Public encouraged to continue taking precautions as DHMs loosen
Directed Health Measures are loosening up across the Tri-Cities as the number of positive COVID-19 cases have started to slow down. Even with the numbers significantly lower, the pandemic has still not come to an end yet.
Tri-City Health Departments encourage people to continue with precautions even as the cities start to reopen. That includes wearing a mask outside, staying away from large groups of people and washing or sanitizing your hands often.
"Those measure don't just prevent you from getting COVID-19," Two Rivers Public Health Department Emergency Response Coordinator Kate Mulligan said. "They prevent you from getting many diseases and it is summer, things are slowing down but we are in the complete unknown. When you're in the unknown the best thing to do is take precautions and be prepared rather than running in blindly and hoping for the best."
Having relaxed Directed Health Measures means that many businesses can now reopen, but it doesn't mean that we can completely go back to normal just yet.
"We still have some viral activity in the area. It has gone down, but we want people still to be vigilant when they're out there," Jeremy Collinson, the Environmental Health Supervisor with Central District Health Department, said. "Don't forget that the virus is in our community and to take those precautions that we talked about."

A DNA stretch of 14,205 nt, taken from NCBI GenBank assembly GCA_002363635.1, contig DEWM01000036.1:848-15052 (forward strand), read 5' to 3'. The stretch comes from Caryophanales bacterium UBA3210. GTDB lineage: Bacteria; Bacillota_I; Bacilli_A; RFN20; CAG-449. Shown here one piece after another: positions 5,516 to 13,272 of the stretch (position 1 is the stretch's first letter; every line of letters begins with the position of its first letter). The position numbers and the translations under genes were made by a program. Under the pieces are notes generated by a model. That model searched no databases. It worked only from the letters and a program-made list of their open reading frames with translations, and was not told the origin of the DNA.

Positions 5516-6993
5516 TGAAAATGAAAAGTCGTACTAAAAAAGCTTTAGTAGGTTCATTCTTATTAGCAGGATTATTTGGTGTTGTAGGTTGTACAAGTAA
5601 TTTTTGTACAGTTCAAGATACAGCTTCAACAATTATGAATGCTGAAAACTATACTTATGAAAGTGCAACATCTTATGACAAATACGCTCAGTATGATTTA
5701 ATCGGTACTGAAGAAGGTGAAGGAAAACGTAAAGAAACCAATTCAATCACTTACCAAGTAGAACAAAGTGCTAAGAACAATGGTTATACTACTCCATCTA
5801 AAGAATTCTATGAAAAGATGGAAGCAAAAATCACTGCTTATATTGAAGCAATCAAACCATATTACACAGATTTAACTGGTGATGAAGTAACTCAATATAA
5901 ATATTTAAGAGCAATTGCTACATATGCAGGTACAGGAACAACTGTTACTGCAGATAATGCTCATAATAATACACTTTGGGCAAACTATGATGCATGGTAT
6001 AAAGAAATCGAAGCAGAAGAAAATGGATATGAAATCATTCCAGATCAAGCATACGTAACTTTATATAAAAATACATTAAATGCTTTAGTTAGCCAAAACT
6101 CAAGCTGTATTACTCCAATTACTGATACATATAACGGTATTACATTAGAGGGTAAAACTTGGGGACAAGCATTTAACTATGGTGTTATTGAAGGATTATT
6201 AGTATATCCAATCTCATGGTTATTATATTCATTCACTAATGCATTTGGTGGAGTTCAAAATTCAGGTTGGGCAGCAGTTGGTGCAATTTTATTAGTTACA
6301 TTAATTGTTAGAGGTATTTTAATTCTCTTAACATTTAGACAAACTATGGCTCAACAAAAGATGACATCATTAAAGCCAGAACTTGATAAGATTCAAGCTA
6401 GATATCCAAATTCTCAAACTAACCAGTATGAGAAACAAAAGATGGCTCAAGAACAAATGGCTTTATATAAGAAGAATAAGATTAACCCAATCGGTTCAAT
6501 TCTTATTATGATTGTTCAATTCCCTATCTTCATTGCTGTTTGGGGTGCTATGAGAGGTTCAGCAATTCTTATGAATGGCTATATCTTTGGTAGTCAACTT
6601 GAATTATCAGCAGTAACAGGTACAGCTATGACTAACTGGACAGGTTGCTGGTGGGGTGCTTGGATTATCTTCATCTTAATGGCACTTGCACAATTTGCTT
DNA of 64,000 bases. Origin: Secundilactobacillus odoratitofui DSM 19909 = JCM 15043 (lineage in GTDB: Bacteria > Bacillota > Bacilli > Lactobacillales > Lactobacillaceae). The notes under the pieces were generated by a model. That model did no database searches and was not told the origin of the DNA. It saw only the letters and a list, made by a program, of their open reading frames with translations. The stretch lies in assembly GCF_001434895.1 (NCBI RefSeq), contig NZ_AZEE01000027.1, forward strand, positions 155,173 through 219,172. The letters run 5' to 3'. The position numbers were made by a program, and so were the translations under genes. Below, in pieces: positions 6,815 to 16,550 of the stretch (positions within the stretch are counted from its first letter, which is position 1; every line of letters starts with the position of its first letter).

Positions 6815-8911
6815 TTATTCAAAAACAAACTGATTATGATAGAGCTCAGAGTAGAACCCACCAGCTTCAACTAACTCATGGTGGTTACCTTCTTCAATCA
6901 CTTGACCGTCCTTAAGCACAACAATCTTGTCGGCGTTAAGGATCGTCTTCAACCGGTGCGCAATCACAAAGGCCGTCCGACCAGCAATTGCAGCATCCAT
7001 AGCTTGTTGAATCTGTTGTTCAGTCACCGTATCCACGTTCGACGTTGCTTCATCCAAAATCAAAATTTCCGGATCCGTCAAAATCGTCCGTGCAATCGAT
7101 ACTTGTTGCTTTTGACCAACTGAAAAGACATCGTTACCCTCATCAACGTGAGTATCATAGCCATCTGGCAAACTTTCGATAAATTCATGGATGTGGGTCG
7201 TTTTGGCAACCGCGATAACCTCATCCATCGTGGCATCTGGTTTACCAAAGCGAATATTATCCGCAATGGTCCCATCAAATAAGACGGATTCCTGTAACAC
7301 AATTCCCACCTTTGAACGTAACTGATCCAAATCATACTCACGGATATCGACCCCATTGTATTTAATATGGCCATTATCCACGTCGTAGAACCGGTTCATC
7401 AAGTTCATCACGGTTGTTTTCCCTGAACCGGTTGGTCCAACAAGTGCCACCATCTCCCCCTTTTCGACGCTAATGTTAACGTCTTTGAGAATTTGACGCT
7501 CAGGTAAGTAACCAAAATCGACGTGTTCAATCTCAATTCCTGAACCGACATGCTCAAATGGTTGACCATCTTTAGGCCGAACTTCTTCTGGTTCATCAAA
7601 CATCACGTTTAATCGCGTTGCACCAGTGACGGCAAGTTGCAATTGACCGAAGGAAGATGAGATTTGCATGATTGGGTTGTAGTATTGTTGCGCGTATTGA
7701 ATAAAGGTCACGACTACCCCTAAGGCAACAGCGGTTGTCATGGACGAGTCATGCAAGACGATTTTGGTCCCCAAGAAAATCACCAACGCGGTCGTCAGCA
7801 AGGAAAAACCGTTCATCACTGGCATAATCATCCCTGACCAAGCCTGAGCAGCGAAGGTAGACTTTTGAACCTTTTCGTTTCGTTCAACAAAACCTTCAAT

If people stop social distancing or taking precautions too early, a second wave of the virus could happen sooner rather than later.
"If people in the community would wear those face coverings, if they do social distance and take those precautions we've been practicing the last couple months, we could lessen that risk of a second wave," Collinson said.
"As a state all the local health departments are working together to start thinking about what do we need and when might this happen and how likely is it to be as bad again?" Mulligan said. "We're definitely having that discussion every day."
The new Directed Health Measure is considered phase one of reopening. It allows gyms, barber shops, and tattoo parlors to reopen with a ten person limit and restaurants to reopen their dining rooms at 50% capacity. That will go into affect on June 1.